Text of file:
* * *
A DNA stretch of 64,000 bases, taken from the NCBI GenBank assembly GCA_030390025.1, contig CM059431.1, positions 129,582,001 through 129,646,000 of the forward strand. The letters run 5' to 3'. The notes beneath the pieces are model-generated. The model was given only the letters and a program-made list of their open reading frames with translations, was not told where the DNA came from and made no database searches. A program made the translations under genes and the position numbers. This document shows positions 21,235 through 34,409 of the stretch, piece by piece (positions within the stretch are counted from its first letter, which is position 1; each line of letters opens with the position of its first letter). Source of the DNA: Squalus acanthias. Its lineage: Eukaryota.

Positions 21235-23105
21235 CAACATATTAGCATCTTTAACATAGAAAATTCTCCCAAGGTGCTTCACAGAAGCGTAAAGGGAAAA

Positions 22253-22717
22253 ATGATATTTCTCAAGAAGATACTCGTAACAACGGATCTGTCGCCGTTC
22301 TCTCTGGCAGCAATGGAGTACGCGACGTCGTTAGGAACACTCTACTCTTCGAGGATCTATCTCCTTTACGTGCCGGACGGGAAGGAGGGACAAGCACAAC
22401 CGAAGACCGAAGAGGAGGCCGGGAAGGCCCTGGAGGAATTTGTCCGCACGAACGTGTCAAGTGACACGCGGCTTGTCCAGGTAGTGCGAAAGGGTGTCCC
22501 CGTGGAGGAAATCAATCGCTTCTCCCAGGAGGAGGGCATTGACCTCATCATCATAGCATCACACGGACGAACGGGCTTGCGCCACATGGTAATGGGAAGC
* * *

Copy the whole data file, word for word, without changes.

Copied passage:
A DNA stretch of 64,000 bases, taken from the NCBI GenBank assembly GCA_030390025.1, contig CM059431.1, positions 129,582,001 through 129,646,000 of the forward strand. The letters run 5' to 3'. The notes beneath the pieces are model-generated. The model was given only the letters and a program-made list of their open reading frames with translations, was not told where the DNA came from and made no database searches. A program made the translations under genes and the position numbers. This document shows positions 21,235 through 34,409 of the stretch, piece by piece (positions within the stretch are counted from its first letter, which is position 1; each line of letters opens with the position of its first letter). Source of the DNA: Squalus acanthias. Its lineage: Eukaryota.

Positions 21235-23105
21235 CAACATATTAGCATCTTTAACATAGAAAATTCTCCCAAGGTGCTTCACAGAAGCGTAAAGGGAAAA

Positions 22253-22717
22253 ATGATATTTCTCAAGAAGATACTCGTAACAACGGATCTGTCGCCGTTC
22301 TCTCTGGCAGCAATGGAGTACGCGACGTCGTTAGGAACACTCTACTCTTCGAGGATCTATCTCCTTTACGTGCCGGACGGGAAGGAGGGACAAGCACAAC
22401 CGAAGACCGAAGAGGAGGCCGGGAAGGCCCTGGAGGAATTTGTCCGCACGAACGTGTCAAGTGACACGCGGCTTGTCCAGGTAGTGCGAAAGGGTGTCCC
22501 CGTGGAGGAAATCAATCGCTTCTCCCAGGAGGAGGGCATTGACCTCATCATCATAGCATCACACGGACGAACGGGCTTGCGCCACATGGTAATGGGAAGC